Scientists call dragonflies ‘bio-indicator species’, meaning their very presence is proof of a healthy ecosystem. But when dragonflies start disappearing, it also shows that streams and ponds are going dry or polluted with toxins.
“Dragonflies are very sensitive, most of them require an absolute pristine habitat and as soon as humans mess that up, they are gone,” explains Conniff, who has been living in Nepal for more than a decade.
Conniff co-authored the paper on the new dragonfly with noted Nepali butterfly expert Mahendra Singh Limbu, and the two often go exploring for butterflies and dragonflies on Pulchoki Hill, or in other parts of Nepal. They decided to name the new species Microgomphus phewataali after Pokhara’s Phewa Lake.
Says Limbu, “With the disappearance of every dragonfly, you know that nature is being disturbed. We humans cannot afford to disturb the ecosystem balance.”
Besides toxins, the other looming threat to insects is climate change. Europe has lost nearly 90% of its insects in the last 30 years, and in America, the population of migrating monarch butterflies has dropped by 90% in 20 years. Climate models estimate a loss of 45-99% of the suitable habitat for various species of dragonflies and damselflies by 2080 in north-eastern US. When Britain found that one-third of its dragonfly species were endangered, it opened the first ever dragonfly centre to protect what was left.
Of more than 5,000 species of dragonflies found worldwide, 140 species are found in Nepal of which a few are found nowhere else. Pulchoki on Kathmandu Valley’s southeastern rim is a hotspot for dragonflies and there has been a steady decline in butterfly and dragonfly populations there. The reason is mainly due to the pumping out of water by tankers to meet the city’s needs, the damming of the Nagmati in Shivapuri and pollution at picnic spots and riverside garbage dumps.
Rare species like the Epiophelebia, an intermediate between the dragonflies and the damselflies that used to be found only in Shivapuri National Park have probably disappeared after its stream habitat was tapped for water supply downstream.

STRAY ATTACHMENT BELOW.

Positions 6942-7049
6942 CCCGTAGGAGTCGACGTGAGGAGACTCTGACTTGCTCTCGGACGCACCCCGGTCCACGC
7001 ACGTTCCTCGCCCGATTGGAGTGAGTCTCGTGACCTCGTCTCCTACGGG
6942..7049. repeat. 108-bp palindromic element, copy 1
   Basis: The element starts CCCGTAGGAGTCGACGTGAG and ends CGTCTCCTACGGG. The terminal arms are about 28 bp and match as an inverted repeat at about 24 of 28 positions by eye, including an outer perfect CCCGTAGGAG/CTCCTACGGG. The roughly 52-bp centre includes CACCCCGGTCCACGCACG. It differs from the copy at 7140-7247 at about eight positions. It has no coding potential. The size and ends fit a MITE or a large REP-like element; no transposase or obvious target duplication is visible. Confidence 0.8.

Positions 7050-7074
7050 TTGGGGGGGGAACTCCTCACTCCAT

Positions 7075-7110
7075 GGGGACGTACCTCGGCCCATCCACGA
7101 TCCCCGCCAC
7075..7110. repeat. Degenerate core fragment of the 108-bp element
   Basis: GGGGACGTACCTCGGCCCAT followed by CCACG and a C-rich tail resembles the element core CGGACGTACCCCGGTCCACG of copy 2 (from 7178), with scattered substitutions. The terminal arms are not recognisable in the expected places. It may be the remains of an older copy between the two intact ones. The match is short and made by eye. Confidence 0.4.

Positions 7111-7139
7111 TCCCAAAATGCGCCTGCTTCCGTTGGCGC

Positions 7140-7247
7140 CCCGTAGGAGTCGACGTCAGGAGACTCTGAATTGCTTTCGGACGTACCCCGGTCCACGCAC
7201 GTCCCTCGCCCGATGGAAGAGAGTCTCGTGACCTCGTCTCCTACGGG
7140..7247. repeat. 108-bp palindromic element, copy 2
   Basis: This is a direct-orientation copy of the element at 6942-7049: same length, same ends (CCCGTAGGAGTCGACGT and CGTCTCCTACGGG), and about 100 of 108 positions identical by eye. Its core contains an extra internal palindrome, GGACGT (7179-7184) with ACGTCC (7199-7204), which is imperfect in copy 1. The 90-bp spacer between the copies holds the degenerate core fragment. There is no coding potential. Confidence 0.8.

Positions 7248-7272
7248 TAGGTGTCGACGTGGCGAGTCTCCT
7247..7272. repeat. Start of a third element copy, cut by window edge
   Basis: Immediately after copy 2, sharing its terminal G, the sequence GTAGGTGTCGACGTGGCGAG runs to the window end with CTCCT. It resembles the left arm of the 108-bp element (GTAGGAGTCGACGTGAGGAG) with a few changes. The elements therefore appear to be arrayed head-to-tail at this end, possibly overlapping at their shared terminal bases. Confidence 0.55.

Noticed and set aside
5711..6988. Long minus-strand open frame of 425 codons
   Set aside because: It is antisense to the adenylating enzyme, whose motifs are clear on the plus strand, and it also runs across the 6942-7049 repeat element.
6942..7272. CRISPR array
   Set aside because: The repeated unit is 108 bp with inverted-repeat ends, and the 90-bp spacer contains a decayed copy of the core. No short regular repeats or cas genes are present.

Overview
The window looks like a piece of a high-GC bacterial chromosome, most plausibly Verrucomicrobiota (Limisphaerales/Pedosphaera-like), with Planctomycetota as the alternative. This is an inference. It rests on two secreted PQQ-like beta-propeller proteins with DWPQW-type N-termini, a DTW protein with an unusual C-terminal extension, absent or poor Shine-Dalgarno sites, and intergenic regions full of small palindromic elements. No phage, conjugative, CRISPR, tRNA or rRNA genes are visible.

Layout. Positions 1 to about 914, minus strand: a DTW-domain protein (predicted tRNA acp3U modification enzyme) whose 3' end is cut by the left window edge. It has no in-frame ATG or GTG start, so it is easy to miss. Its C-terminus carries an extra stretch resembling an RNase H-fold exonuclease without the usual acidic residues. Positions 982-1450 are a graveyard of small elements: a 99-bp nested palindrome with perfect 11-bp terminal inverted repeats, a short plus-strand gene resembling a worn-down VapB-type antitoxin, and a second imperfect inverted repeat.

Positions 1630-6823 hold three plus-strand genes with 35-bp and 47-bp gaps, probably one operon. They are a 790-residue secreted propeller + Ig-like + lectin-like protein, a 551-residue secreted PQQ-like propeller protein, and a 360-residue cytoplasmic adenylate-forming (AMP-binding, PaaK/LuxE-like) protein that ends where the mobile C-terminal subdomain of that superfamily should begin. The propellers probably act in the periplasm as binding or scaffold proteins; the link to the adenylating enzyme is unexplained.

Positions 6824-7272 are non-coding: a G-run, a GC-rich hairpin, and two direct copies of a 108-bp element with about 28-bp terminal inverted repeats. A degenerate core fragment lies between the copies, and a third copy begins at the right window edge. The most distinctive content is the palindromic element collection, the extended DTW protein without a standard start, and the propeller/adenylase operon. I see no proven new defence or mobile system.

Dragonflies begin their lifecycle as eggs and spend much of their life underwater as larvae, some for as many as seven years. Once they mature into winged adults, time is limited. Most live only up to few weeks, and since water is their primary location for eating and mating, they do not survive if ponds and springs dry up or are polluted. Dragonflies are even known to control malaria and dengue, since they feed on mosquitoes.
“In addition to cleaning up mosquitoes, dragonfly also preys on other insects that infect paddy fields, effectively increasing agricultural productivity,” explains Conniff.
Dragonflies also undertake astounding migrations: some species found in Nepal have travelled across the Himalaya from Japan and Taiwan. Others fly on, riding prevailing winds across the Indian Ocean from India to Africa. But climate change has thrown off their migratory patterns and disturbed their natural lifecycles.
Nepal has been internationally recognised for its conservation efforts. It is all set to be the first country to double its tiger population by 2022, and rhino poaching has been stopped. But while the focus is on charismatic mammals, Nepal is losing the battle to protect its valuable trove of insect species. Dragonflies are in direct peril because of the destruction of aquatic habitats.
Says Conniff: “It is important to educate people about wetland conservation and watershed management. Getting more people interested in nature and finding innovative ways to manage water is an effective approach.”
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